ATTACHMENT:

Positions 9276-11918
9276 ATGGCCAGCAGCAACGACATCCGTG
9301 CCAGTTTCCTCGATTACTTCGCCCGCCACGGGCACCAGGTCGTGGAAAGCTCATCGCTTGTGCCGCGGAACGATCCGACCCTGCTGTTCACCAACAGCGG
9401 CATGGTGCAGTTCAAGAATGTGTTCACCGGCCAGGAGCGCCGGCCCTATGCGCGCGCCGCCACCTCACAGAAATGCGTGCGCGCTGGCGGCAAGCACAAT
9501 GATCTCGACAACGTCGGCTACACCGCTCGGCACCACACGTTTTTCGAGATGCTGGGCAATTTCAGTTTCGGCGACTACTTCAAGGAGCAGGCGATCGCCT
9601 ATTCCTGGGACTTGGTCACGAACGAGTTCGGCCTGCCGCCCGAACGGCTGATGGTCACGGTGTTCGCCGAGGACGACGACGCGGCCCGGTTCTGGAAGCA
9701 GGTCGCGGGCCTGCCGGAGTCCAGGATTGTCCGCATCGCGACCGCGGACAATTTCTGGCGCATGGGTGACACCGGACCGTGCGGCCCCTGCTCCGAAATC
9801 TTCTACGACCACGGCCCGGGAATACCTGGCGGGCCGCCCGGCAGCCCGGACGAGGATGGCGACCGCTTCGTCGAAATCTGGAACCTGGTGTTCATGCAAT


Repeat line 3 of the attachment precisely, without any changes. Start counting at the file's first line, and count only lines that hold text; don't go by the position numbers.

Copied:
9301 CCAGTTTCCTCGATTACTTCGCCCGCCACGGGCACCAGGTCGTGGAAAGCTCATCGCTTGTGCCGCGGAACGATCCGACCCTGCTGTTCACCAACAGCGG